by Matt McClellan, Kipp Owens, and Cody Northrop
Zone Rendering greatly reduces the required memory bandwidth for a 3D pipeline by rendering one small section of a scene at a time. As each frame is generated, the scene is divided into a number of varying zones, each small enough to fit into on-die cache. Since the hardware is working on a very small amount of data, triangle sorting and depth calculations can be done on chip which eliminates many slow steps of traditional rendering. For instance, all pixel color blending and depth calculations can be done at once, and no external depth buffer is required. Compared to brute force rendering methods that process a scene polygon by polygon, the amount of required graphics memory bandwidth used is minimal. Intel integrated graphics gets a big performance boost from using this technique. Details on how Zone Rendering works versus traditional rendering are available from the following two links:
- Intel® 82865G Graphics Controller: Zone Rendering White Paper
- ZR: a 3D API transparent technology for chunk rendering
While Zone Rendering is extremely beneficial, there are several things that can occur within an application that prevents the binning of pixels to occur. When these events occur the 3D pipeline is essentially serialized and Zone Rendering is dynamically disabled for Intel integrated graphics. Unable to process the data by zone, the graphics engine defaults to a traditional rendering pipeline that does not do any active pixel culling. Scenes with a lot of depth that normally benefit from Zone Rendering will slow down dramatically since pixels blocked by objects in the foreground are no longer skipped by the renderer. Noticeable differences in framerate can be perceived when this happens.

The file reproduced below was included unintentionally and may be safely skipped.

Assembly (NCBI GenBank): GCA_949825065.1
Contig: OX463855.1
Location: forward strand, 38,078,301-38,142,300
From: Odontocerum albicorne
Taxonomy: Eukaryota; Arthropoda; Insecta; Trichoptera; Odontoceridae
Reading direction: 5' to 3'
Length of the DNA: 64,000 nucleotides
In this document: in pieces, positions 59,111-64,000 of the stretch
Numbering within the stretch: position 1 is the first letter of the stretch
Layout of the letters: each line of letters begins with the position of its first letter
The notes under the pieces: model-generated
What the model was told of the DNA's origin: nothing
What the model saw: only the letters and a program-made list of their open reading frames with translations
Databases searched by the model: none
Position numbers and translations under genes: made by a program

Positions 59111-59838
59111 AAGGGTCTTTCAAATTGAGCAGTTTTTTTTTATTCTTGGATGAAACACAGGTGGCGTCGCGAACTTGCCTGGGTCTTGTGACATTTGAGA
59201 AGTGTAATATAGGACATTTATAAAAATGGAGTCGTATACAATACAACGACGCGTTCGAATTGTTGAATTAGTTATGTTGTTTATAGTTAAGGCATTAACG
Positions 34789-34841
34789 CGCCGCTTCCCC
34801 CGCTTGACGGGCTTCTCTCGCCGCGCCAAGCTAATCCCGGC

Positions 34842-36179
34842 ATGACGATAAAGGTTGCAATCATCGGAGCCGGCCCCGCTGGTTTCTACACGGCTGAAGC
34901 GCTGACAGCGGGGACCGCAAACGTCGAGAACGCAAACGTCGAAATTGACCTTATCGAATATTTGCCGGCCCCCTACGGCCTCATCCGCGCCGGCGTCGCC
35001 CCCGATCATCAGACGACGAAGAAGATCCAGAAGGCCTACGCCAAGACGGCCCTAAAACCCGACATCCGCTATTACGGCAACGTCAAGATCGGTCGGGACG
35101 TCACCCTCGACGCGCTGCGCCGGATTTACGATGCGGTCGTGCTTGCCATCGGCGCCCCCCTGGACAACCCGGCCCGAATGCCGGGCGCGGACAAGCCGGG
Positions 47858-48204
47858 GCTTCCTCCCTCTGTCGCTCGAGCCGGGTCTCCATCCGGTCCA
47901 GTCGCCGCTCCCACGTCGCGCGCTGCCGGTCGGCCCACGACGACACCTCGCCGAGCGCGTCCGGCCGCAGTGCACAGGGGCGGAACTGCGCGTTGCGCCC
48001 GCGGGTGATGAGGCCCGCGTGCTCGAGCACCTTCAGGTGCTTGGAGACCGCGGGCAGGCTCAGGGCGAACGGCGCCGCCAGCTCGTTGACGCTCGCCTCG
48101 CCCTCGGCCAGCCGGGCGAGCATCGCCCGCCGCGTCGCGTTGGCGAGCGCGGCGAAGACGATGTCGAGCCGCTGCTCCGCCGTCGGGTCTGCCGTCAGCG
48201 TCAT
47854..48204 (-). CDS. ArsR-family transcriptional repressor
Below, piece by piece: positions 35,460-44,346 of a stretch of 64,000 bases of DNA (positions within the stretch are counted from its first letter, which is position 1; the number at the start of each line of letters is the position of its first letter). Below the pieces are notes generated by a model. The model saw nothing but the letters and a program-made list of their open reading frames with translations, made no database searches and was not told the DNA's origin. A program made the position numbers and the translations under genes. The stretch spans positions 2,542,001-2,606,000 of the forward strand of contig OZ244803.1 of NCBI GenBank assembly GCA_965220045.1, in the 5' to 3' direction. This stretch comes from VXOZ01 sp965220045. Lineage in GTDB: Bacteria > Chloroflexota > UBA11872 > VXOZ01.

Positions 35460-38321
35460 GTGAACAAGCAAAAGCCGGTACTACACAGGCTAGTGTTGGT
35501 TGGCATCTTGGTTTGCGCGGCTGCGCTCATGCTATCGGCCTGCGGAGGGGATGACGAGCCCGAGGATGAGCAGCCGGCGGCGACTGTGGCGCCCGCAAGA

In order to avoid falling out of Zone Rendering, here are several methods, discussed fully in the following sections, that can reduce the chances of it happening:
- Change Render Targets Outside of Scene
- Avoid Reading Back from Buffers
- Avoid Locking the Buffers
- Take Care When Clearing Buffers
- Avoid Blitting 2D Data into a 3D Scene
Change Render Targets Outside of Scene
Changing rendering targets is used for creating a variety of effects. Where these calls are made can have a significant performance impact on the performance of Intel integrated graphics. It is recommended that if any changes to the render target are made, they should be done before or after the scene is rendered.
Figure 2. Correct render target change method.
For example, if a render to texture technique is used to create a shadow effect, the render to texture could be completed at a variety of points. Completing the render to texture before the scene will result in increased performance by allowing Zone Rendering mode to stay active and by avoiding unnecessary buffer evictions.
Avoid Reading Back from Buffers
Reading back from color, z, or stencil buffers, has a significant impact to performance on any graphics chip. The read backs themselves are slow and can potentially cause Intel’s integrated graphics to be forced out of Zone Rendering mode into classic rendering mode which further degrades performance. It is recommended to avoid reading back data from any of the buffers, but the z-buffer in particular is most costly on Intel graphics and perhaps the most easily avoidable. One advantage of Zone Rendering is that a z-buffer does not need to be maintained at all. Reading back from the z-buffer, however, forces the maintenance of a z-buffer and will degrade performance.
Avoid Locking the Buffers